Emotion: The vital link between employee performance and positive customer experience
by Adam Walton, COO of CallMiner
It may seem obvious that delivering a great contact centre experience is important for your business. But how far-reaching are these benefits, and what role do your agents play in your customer’s overall brand loyalty?
The 2020 CallMiner Churn Index examines the responses of 2,000 surveyed UK consumers to get at the heart of the answers to these questions.
The survey was conducted before the COVID-19 pandemic caused disruption across the world. Health and safety of employees and customers became a priority, and the ability to operate entire organisations remotely became paramount. The way call centres were managed had to change and is likely to continue to change – with most agents delivering service from their homes and customers having new and heightened needs. So, how do the findings of our Index apply to this new world and help organisations manage the vital link between employee performance and positive customer experience?
Treat your customers & employees like they matter
Before COVID-19 many leaders thought that people couldn’t be trusted to effectively work from home – that has been proven false. It was also thought that switching was good for consumers and that it was only inertia that was stopping churn from growing. But our Churn Index tells another story: customers just want to be treated fairly, with empathy and given reasons to stay loyal. It also shows that suppliers are ignoring the causes of customer churn.
Our expectation is that the huge leap in anxiety and vulnerability for customers and agents in the last few months will only exacerbate the importance of fairness and empathy. The ability for businesses to monitor and understand 100% of customer interactions and identify areas where agents need more support is key in resolving customers’ requests appropriately. Basing personalised coaching and automated performance assessment on 100% of interactions versus traditional manual, sample-based assessments means that the agents will also feel more fairly treated.
Customer frustration is increased with ineffective automated services
When consumers were asked how they wanted suppliers to deliver services to keep them loyal, the advice that increased most (up 10%) since 2018, is to provide self-service options so that customers don’t need to make phone calls to complete basic tasks.
Despite this desire for self-service, consumers called a call centre a staggering 63.8 million times last year to do things they should be able to do for themselves – 34.0% phoned to cancel the service/close account; 29.3% to make a payment; 25.7% to get information about the product/service; 20.4% to purchase something.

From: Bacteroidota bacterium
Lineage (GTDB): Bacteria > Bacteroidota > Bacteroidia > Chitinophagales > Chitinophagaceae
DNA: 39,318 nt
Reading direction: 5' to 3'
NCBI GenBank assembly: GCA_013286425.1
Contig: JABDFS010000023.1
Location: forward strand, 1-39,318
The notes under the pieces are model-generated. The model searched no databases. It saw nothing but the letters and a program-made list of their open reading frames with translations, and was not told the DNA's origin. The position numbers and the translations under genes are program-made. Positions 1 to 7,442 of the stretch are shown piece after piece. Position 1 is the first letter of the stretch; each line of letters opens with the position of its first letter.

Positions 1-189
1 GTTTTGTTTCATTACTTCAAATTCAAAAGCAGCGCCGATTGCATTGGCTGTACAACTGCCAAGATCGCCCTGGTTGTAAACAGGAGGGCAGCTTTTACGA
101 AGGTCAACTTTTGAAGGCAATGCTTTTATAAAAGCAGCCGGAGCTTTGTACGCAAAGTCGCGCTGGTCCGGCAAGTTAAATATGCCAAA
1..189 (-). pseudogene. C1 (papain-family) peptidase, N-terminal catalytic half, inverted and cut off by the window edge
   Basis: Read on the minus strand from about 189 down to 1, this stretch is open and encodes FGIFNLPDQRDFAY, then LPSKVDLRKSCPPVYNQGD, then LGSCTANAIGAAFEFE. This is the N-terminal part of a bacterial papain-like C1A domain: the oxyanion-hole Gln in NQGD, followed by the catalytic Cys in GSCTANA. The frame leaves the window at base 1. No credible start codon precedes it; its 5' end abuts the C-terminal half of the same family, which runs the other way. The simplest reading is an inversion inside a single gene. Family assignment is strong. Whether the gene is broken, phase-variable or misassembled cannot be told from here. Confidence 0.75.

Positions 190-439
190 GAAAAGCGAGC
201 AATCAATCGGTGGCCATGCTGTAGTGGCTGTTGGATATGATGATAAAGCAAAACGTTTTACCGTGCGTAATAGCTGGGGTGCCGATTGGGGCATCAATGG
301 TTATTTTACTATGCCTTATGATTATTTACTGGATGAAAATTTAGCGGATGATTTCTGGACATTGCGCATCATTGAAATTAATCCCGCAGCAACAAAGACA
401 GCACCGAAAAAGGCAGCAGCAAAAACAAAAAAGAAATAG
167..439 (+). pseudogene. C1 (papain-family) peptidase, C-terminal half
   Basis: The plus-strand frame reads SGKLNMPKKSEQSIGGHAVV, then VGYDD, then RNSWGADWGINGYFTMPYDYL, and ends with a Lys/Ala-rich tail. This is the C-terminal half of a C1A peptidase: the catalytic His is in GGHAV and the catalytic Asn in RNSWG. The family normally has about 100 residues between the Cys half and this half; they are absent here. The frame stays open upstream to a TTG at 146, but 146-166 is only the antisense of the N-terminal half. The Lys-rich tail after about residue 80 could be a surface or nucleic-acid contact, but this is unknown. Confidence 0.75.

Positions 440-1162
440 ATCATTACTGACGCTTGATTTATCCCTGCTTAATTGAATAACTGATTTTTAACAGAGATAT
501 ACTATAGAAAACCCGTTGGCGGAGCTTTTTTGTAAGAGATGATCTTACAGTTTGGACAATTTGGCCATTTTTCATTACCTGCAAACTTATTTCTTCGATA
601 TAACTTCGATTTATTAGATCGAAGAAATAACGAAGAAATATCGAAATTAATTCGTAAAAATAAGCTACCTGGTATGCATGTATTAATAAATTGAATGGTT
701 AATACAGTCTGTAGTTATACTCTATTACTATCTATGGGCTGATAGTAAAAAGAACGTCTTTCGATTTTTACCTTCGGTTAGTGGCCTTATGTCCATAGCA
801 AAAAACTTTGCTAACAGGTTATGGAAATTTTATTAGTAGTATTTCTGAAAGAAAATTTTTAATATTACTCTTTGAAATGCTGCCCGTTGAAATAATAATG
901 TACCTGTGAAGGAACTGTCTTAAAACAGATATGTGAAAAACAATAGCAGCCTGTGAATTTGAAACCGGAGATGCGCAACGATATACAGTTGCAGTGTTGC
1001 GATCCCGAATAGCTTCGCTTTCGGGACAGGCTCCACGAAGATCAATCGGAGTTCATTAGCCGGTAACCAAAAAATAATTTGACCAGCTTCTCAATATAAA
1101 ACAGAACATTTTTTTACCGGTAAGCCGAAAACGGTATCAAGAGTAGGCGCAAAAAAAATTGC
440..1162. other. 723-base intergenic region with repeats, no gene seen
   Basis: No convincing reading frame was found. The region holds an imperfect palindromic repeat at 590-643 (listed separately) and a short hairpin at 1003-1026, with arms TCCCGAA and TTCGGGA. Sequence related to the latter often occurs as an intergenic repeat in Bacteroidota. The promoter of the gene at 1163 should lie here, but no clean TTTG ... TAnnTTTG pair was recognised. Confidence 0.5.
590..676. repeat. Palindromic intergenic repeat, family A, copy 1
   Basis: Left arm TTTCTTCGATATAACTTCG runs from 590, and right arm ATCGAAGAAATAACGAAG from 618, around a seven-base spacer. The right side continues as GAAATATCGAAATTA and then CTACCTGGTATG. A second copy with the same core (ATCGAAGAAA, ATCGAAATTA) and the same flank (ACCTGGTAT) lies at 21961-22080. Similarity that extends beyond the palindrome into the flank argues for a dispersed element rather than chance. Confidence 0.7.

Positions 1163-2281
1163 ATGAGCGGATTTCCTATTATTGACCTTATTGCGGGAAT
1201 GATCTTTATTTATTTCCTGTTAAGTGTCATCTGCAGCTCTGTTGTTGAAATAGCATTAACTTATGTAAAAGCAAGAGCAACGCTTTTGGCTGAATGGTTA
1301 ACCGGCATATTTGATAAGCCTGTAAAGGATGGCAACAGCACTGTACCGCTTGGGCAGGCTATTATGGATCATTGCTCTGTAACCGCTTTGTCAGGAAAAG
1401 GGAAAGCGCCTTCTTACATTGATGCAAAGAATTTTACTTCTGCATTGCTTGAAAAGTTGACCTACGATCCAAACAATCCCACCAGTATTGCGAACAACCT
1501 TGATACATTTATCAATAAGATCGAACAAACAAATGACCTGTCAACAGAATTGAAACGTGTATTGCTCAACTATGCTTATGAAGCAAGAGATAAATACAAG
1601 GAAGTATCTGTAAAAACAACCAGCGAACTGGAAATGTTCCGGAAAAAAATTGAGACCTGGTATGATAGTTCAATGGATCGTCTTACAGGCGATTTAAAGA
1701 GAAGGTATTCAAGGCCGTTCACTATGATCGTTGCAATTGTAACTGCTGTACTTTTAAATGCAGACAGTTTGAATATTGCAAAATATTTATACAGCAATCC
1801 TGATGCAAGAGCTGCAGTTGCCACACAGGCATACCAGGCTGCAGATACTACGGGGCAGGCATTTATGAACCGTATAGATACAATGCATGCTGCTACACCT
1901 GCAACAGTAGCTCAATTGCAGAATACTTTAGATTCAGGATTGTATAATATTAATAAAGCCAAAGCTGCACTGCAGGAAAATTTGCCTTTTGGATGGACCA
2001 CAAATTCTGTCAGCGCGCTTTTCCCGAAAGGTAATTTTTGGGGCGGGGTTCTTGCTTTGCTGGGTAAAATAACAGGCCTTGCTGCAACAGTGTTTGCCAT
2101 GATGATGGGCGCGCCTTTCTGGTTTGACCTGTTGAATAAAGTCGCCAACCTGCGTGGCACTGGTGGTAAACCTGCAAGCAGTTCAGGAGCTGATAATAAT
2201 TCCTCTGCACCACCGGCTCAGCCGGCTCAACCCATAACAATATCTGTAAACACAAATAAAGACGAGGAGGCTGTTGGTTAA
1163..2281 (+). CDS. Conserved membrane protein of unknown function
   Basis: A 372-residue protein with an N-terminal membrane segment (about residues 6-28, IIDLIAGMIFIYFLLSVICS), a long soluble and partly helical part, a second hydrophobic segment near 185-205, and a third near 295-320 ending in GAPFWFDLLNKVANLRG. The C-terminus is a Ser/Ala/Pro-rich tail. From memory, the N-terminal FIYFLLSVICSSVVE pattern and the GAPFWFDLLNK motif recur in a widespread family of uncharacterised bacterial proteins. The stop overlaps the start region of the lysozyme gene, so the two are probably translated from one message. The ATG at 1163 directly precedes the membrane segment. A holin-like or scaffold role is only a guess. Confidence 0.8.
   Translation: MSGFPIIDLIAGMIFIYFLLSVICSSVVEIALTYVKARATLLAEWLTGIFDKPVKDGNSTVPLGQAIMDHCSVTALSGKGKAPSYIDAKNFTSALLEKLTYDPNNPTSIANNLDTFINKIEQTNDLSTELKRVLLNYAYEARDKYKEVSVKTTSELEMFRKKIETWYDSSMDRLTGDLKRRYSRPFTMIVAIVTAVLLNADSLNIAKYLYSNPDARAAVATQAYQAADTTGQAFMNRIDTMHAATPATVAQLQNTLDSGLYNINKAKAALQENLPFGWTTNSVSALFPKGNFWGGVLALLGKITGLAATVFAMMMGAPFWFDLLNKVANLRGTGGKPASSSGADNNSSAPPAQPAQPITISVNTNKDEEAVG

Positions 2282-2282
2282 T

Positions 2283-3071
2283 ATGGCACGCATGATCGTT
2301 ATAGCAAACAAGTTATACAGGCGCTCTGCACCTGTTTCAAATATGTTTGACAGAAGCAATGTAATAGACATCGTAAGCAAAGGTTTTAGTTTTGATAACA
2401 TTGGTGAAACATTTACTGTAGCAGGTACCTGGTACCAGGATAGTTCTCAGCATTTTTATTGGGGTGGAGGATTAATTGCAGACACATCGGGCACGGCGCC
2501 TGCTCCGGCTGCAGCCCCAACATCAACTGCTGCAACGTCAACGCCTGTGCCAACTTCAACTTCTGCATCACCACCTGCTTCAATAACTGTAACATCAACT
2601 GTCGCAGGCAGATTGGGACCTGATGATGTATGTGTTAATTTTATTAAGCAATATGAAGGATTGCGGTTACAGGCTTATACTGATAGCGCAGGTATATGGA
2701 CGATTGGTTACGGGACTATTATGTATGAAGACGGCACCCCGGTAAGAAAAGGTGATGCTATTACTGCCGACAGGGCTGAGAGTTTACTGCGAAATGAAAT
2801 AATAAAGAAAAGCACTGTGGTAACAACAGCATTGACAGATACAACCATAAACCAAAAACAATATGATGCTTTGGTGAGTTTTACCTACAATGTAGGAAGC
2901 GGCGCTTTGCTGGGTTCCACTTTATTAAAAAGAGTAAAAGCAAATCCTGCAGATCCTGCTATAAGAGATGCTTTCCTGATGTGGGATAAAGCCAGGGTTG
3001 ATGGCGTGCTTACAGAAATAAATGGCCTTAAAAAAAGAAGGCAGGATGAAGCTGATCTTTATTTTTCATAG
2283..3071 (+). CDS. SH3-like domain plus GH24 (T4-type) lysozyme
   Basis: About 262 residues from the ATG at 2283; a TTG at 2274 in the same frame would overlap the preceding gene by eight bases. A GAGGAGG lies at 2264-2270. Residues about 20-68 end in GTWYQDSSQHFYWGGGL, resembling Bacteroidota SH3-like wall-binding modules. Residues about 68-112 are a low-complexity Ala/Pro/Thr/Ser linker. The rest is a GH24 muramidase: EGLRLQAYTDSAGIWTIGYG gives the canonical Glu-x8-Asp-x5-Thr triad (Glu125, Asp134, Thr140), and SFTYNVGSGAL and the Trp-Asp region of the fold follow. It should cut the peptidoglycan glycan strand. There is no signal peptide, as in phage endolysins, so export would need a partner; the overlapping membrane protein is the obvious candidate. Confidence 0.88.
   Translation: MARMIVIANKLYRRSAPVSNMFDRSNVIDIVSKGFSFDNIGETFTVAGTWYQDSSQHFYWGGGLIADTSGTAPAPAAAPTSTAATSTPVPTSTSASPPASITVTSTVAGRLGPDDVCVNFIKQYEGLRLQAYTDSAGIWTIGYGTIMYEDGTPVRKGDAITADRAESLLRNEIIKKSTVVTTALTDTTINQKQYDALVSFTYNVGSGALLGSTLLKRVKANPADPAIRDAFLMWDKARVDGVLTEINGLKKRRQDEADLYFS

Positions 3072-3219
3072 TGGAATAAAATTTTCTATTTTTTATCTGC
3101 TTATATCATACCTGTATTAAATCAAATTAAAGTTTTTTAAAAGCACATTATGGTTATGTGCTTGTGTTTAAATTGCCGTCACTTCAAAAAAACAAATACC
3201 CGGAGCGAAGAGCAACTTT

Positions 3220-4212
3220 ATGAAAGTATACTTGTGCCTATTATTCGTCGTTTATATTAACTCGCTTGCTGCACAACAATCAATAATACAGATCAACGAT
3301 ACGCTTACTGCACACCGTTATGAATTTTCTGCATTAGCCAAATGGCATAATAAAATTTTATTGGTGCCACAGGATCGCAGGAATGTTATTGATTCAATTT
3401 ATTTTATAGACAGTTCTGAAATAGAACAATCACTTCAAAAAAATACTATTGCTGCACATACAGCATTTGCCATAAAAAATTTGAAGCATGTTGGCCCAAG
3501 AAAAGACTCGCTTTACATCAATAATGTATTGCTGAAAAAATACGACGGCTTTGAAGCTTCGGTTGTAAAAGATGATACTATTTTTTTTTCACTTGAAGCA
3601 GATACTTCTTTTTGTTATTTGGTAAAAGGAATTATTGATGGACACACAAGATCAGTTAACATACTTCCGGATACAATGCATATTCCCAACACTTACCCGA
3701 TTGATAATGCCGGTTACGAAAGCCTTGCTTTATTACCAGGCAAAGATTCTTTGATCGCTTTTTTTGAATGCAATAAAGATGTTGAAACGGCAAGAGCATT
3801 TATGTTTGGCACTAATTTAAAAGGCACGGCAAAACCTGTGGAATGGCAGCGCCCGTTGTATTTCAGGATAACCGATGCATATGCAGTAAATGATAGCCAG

Perhaps that’s why most customers arrive at a call centre in a negative frame of mind– with 35% of people arriving frustrated, 31.2% arriving annoyed, 13.1% arriving confused and others arriving upset, angry or ready for an argument!
During times of crisis, this level of frustration has only increased. Organisations have started to push more of their customer interactions to automated and impersonal channels, many of which remain ineffective. The reasons for phone calls have also changed and become more complex, putting an increased burden on agents by the time the customer reaches them on the phone.
By using technology to analyse all interactions across multiple contact channels suppliers have a single point of access to real time customer intelligence. This enables the identification of customers who are using multiple channels to solve a specific issue and highlight the shortcomings in their automated channels that triggered the need to contact their call centre. It’s then possible to make changes to ensure that customers can satisfy their needs via their preferred channel, and in turn, reduce frustration and increase loyalty.
Agent motivation and behaviour are key
The number one reason for a positive shift in consumer emotion is having the caller’s problem solved by a knowledgeable agent (we call them ‘super-agents’), showing that consumers value the treatment they get from contact centre employees.
Agents are now dealing with a very different call mix, as their business processes change ‘overnight’ and customers have a whole new set of problems with which they need help. This is even more difficult for agents as they are now, in many cases, isolated from the formal management and support network of being ‘next to’ their supervisor and team peers. The right technology can help at-home employees by listening to their customer interactions and coaching them on ways to solve customer needs.
Enable your agents to help customers – it will make them happier and more productive
It’s normal to measure the positive impact of a good customer experience using ‘hard’ factors such as revenue and profit. But it’s also worth recognising ‘soft’ factors too. I saw some interesting research that shows a strong correlation between the well-being, happiness and health of people who are emotionally and behaviourally compassionate.
By giving agents access to the information, tools and coaching they need to perform like a super-agent – one who sends customers away happy because they solve problems in an intelligent and empathetic way – not only cuts the huge cost of customer churn, but will also make your agents feel better and perform better too – with the consequential benefit of reducing costly agent attrition.
To learn more about how to improve customer and employee experience as well as overall business outcomes, view: The 2020 CallMiner Churn Index.